Thursday, January 24, 2013

Star-less Mountain and a Shrike

Last weekend Maria (she is my wife) and I went for a lovely morning hike in the Estrella Mountains of southwest Phoenix. Neither of us had been to that mountain range before so it engendered that bubbling sense of excitement in seeing a new place. Additionally, this is one of the few areas in the state where over-wintering Gray Vireos hang out, provided they can find enough bursera microphylla to sustain them through the chilly months. So, a lovely morning hike in pretty mountains with prettier wife and the (very small) possibility of seeing a new (and pretty uncommon) bird was the excellent prospect for our Monday off.



It was indeed a lovely hike, but Maria and I agreed that in all honesty the closer and more mainstream South Mountain Park offers better hiking, and alas we didn't press far enough south into the mountain range to really tap into the potential Gray Vireo territory. We saw only one scrawny bursera and it was in the process of being suffocated by mesquite.
At any rate, I was too dense to take any good scenery shots, and the bird activity was very low. Oddly enough, it was a Loggerhead Shrike--a bird not widely known for its gregariousness or tenderheartedness--that took pity and gave me my only close ups with a bird for the day.


So, neither the goal nor the result of our day trip was great birding, but seeing a Shrike up close is always a treat, and knowing that alone would happen, even if I also knew I'd dip on the Vireos (and yeah, I kinda knew that was coming anyway), would've been motivation enough for the drive out west.  It's funny to think that I'm here photographing Shrikes in 70 degree Phoenix while Mia McPherson is up in Utah is photographing the same species in thoroughly frigid conditions.

14 comments:

  1. It is freezing here Laurence and I think your Shrikes have it easier than ours! It is 21 degrees here this morning, 14 degrees warmer than yesterday, I'll need to get out my sandals and shorts soon :-) Love the images of the Loggerhead on the catus.

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    1. No doubt Mia, our Shrikes are big softies. I've even seen them eating leaves around here. Leaves! Not mice or lizards no...I see more ferocity from Roadrunners (unsurprisingly) and Finches going at each other.

      Anyway, glad to hear it's warming up over there.

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  2. Very Shriking shots, Laurence!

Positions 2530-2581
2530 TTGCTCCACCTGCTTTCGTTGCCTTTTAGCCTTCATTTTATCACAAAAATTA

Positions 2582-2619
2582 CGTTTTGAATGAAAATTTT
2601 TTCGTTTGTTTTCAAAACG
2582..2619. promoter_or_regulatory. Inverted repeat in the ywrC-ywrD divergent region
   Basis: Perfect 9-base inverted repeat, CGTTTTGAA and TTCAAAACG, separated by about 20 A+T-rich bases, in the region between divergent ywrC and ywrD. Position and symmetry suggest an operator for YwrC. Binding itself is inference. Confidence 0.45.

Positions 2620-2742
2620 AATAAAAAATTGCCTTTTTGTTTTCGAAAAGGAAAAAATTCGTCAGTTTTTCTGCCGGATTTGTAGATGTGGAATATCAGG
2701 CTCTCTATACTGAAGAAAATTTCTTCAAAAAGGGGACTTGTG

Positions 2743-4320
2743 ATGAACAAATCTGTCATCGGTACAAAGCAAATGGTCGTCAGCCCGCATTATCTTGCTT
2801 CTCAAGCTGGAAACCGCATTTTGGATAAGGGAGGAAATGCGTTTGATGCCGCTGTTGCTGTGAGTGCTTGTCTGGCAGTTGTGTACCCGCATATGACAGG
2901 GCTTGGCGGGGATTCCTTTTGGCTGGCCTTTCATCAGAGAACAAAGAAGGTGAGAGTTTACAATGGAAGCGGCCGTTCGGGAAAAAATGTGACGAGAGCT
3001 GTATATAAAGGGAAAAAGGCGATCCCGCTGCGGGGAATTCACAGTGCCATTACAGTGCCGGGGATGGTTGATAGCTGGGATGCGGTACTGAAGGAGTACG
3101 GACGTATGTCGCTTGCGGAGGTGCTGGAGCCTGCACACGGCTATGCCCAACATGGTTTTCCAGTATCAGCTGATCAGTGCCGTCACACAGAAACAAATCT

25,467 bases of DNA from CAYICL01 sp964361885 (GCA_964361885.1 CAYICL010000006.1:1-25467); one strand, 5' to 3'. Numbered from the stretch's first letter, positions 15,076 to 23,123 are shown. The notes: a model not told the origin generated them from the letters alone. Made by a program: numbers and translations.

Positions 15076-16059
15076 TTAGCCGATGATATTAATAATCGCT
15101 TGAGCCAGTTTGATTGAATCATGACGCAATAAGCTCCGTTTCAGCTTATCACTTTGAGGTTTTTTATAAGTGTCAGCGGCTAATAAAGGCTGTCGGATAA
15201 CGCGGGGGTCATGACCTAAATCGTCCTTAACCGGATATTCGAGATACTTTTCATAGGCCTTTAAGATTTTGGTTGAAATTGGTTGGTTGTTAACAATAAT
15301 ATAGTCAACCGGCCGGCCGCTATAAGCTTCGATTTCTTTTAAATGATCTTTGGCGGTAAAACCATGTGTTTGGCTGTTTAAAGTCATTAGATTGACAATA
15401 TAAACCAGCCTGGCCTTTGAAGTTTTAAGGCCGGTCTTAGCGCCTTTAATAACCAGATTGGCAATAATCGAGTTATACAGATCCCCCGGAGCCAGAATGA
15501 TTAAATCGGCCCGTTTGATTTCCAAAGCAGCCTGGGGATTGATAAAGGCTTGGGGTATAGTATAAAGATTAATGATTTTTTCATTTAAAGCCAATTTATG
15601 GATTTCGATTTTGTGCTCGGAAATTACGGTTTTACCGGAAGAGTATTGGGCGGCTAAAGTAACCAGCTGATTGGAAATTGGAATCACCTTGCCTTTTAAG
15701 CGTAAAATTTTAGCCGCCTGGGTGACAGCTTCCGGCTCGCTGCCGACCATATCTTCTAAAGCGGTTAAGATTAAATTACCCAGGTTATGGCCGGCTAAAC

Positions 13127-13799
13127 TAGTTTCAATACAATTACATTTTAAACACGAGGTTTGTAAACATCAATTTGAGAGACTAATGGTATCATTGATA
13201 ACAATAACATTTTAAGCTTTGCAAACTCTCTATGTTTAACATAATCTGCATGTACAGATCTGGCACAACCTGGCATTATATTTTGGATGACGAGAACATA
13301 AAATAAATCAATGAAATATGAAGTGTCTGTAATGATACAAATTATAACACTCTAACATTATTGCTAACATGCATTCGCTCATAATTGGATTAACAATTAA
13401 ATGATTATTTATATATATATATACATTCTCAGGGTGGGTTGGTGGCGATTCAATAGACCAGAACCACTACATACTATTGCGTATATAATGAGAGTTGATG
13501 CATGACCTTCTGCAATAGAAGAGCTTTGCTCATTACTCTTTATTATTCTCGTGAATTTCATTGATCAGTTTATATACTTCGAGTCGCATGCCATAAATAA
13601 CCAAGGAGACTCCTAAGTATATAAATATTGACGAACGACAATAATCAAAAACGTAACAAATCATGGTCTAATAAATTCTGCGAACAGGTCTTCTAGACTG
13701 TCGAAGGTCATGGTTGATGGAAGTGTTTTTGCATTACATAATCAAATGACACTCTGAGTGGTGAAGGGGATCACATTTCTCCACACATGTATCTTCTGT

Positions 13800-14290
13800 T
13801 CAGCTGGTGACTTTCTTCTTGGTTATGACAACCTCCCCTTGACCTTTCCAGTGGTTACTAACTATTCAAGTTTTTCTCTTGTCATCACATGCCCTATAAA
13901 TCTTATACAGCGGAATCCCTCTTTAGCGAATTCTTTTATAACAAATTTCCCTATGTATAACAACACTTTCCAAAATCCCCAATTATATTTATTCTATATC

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  3. So fun seeing the shrike on a cactus! These are one of my favorite birds.

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  4. It is one tough species. Sometimes it's that one shot that counts:) And it's the time shared. I did the same this weekend with my other half and it's the stories and time together that matters most:) But a Shrike is pretty cool. It's up there with the Bridled Titmouse for interesting color and design. Pretty birds. Well they all are fascinating:)

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    1. Cheers Chris,

      I ain't complaining at all, though I have had a few prominent busts now this winter...
      The Bridled Titmouse, that is a bird that is still an unacceptable and full-blown photo nemesis for me.

      I do love the black, white, and grey birds (Shrikes, Titmice, Chickadees, Pintails, many others). There's something so sharp about those color combinations, something that makes them just as striking as a flaming red Tanager, at least to me.

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  5. Great shots Laurence. A bird I seem to only see every other year.

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  6. Fantastic shot of the top half of that cactus! Should have shoo'd that silly bird out of the way. Cool bird, though. Again, never seen one. I think it's time to make a weekend trip to Phoenix. When is the good birding down there?

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    1. Like anywhere, I guess later Spring/early Summer is the best, when the rarer Hummingbirds are up from Mexico along with more of the specialist Flycatchers and Trogons but it's very good in the winter time too, and comparatively better than the rest of the country right now. Given two or three days...we would rack up beers and lifers like no other...

      I forget how fascinating saguaros are to the midwesterners. Maybe we should just go cactus watching instead?

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  7. A shrike on a saguaro is an awesome sight, Laurence. Thanks for sharing a bright moment! That deep blue sky in the background reminded me of what we are missing right now in the northern valleys of Utah. We've been locked under a foggy haze for weeks as a result of a typical winter inversion. I can't wait for my next trip to Mesa!

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